With a rapid influx of new businesses in the Australian market and increasing demand for government support for start-ups, established businesses are facing an onslaught of new competition.
According a survey by Dun & Bradstreet, 62,160 enterprises commenced operations during the second quarter of 2014, up from 50,539 in the three months previous and 57,504 in 2013*.
Andrew Beck, national head of turnaround and insolvency at RSM Bird Cameron said,
“While competition can be a good thing, forcing businesses to perform at their best to thrive, there are some factors that established businesses need to take into account to stay on the front foot.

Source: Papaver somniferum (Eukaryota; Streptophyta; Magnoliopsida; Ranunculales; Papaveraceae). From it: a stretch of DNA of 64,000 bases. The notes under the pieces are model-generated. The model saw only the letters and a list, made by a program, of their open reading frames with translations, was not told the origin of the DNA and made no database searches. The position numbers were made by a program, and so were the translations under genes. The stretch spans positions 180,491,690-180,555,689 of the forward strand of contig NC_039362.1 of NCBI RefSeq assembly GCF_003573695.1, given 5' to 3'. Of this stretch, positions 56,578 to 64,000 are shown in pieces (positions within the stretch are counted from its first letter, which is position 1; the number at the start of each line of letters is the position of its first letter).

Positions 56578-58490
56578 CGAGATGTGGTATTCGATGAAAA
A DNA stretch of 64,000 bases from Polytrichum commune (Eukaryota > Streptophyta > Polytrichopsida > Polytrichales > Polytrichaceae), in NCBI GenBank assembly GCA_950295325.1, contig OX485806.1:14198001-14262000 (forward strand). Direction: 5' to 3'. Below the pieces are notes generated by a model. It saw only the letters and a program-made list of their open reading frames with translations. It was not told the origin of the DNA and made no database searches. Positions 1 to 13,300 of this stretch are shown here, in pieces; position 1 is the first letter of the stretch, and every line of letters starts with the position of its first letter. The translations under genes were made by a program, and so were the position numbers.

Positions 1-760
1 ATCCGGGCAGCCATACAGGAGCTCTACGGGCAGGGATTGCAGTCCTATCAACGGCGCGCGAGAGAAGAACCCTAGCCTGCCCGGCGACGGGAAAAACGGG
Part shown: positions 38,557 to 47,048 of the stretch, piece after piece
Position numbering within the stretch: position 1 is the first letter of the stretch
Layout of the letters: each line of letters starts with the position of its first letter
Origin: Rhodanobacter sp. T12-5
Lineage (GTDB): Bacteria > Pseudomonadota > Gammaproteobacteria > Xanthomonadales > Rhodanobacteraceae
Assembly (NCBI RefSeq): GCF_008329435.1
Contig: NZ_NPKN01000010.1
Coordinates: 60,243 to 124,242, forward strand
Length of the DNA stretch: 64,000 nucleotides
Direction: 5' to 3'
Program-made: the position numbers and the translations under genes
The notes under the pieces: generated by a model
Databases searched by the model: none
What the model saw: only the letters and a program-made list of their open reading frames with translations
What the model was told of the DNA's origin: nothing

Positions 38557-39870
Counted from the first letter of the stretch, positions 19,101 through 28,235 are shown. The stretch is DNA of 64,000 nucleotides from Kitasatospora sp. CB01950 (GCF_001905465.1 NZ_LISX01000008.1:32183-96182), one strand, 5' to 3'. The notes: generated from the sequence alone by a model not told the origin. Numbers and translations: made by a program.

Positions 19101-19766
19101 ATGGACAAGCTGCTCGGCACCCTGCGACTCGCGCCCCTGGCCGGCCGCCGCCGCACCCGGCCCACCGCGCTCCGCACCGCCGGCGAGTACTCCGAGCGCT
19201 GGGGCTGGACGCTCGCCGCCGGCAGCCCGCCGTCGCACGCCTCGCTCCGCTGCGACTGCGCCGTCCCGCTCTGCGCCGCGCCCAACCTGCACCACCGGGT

“A lot of the newer players in the market are young, tech-savvy and well-versed in social media. This is where established businesses can fall behind.
“Established businesses can’t afford to rest on their laurels and must constantly seek out new challenges to remain abreast of the changing market. They must evolve with the market, and keep up-to-date with technology and new ways of operating.
“Despite this, there are some advantages that established businesses undoubtedly have over start-ups. Business owners, CEOs and boards need to play to these advantages when competing for business. These businesses have been around the block; they know what works and what doesn’t. They have had successes and failures, and have a tried and tested modus operandi that works.
“Most importantly they have customer references they can draw on to demonstrate their offering. And, successful businesses will have a solid reputation to stand on.”